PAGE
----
Is 15 minutes enough time for elementary school lunch?

Gregg Hennigan
Published: November 22 2010 | 7:01 am - Updated: 31 March 2014 | 8:50 am in

IOWA CITY — Chris Liebig sometimes eats school lunch with his kids — on the way home from school.

Liebig has three daughters at Iowa City’s Hoover Elementary, and like other elementary schools in the Iowa City district, the lunch period is 15 minutes long.

“They usually don’t finish the lunch,” he said via e-mail. “They come home hungry and often end up taking out their lunchboxes and finishing lunch as we walk home at 3.”

A growing number of Iowa City school district parents are saying 15 minutes is not enough time for children to eat, promotes unhealthy eating and has social implications. An online version of a letter sent to school officials has been signed by more than 55 people.

Superintendent Stephen Murley, a parent of two elementary students, said he understands their concerns and the district will study whether change is needed.

Some parent have suggested adding a few minutes to the school day.

That’s not a simple fix, he cautioned. That also would affect the junior highs and high schools because of bus schedules. (Incidentally, older students get about 30 minutes to eat.)

In elementary schools, a 15-minute lunch period either precedes or follows recess, depending on the school. Some schools previously offered a 20-minute lunch, but with class time at a premium, this year the district’s 19 elementary schools are down to 15 minutes. That includes time spent standing in line for hot lunch, Murley said.

The amount of time given for lunch varies in Cedar Rapids elementary schools, but the average is 20 minutes, school officials there said. College Community, Clear Creek Amana and Linn-Mar range from 20 to 30 minutes.

The median lunch period in elementary schools nationally was 25 minutes in 2009, according to a survey by the School Nutrition Association, a non-profit organization that represents food service workers and advocates for healthy lunches.

A 2001 study by the federally funded National Food Service Management Institute found that K-12 students needed about 10 minutes to eat, plus time for getting to and from the cafeteria, going through the serving line, cleaning up and socializing.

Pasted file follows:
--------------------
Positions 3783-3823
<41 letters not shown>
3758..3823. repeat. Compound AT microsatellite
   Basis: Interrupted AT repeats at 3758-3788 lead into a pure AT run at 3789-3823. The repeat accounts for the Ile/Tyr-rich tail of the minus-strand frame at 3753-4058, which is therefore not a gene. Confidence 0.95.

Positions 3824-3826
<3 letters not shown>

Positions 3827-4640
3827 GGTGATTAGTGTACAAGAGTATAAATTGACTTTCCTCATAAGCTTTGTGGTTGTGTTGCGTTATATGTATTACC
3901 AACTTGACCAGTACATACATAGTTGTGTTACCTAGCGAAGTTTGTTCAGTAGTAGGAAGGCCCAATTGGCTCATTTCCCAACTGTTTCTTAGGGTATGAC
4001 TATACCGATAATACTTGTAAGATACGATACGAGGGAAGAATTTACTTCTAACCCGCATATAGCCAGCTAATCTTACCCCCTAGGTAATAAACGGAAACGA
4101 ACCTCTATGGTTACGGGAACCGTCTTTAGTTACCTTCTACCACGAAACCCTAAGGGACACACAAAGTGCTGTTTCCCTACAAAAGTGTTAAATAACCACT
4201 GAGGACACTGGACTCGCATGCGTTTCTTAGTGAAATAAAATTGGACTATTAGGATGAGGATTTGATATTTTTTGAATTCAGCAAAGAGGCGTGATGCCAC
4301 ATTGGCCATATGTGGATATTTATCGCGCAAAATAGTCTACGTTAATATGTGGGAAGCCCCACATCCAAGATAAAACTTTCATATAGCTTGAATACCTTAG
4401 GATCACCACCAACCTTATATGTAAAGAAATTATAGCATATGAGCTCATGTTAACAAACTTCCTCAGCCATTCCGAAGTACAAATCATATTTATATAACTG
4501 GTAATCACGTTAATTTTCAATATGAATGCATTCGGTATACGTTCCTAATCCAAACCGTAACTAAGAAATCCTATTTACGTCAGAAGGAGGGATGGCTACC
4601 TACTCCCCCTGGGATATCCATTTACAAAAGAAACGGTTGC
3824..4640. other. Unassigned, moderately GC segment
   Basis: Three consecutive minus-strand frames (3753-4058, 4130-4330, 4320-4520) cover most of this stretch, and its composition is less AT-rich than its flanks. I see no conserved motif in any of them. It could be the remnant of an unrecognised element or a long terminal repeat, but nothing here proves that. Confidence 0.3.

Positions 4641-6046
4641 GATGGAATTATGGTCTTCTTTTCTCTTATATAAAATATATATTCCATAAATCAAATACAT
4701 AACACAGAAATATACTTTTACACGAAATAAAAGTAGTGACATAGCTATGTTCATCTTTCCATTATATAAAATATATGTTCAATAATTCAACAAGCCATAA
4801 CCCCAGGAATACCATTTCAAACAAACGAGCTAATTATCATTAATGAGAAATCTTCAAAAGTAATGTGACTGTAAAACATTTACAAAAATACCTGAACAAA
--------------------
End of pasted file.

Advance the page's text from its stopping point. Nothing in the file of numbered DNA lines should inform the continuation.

Citing that study, the National Alliance for Nutrition and Activity, which is made up of more than 300 organizations, recommends students get at least 20 minutes of lunch time.

“Kids often eat their favorite thing first, and if they don’t have enough time to eat all their meals, sometimes it’s the fruits and vegetables that get left behind,” said Diane Pratt-Heavner, spokeswoman for the School Nutrition Association.

That’s a concern raised by Katina Lillios, who sent the letter to school officials and has blogged about the issue. She said her son, a sixth-grader at Iowa City’s Shimek Elementary, doesn’t have time to finish his lunch and goes for snacks in the cupboard after school.

An anthropology professor at the University of Iowa, Lillios said she understands the pressures schools are under these days with academics, particularly with standardized tests taking on more importance, but she doesn’t believe lunch should be shorted.

“I would argue if you have a hungry child ... you have a child who is unable to actually process effectively or efficiently that classroom material that you’ve been giving them in that stead,” Lillios said.

Shimek Principal Terry Dervrich said students are given 15 to 20 minutes to eat — more for kindergartners — and can stay until they finish lunch, which would cut into a student’s recess.

Teachers get a 30-minute lunch but often catch up on work while eating.

“I see our system working well, or I would be working really hard to change it,” Dervrich said.

During a recent lunch period at Shimek, a few kids were finished eating after 10 minutes, but many still had half a hamburger or lasagna left at 15 minutes. After about 16 minutes, a Shimek teacher started telling the tables of first-graders that they could go to recess if they were finished.

Anne Gannaway ate with her first-grade son that day, whom she described as a “voracious eater” with no problem finishing in 15 minutes. She said her two younger children may struggle to finish, though.

Murley can relate. He has two sons at Weber Elementary in Iowa City. The third-grader eats fast to get out to recess, while his sixth-grader is one of the last kids to finish and may not have enough time, he said.

“Putting my parent hat on, I understand the concern from both sides,” he said.

Lunch also is a time for kids to relax and develop social skills, said Helen Neumann, the parent of two Hoover Elementary students.

“I feel like the adults at the school are asking the kids to do things the adults wouldn’t do,” she said.

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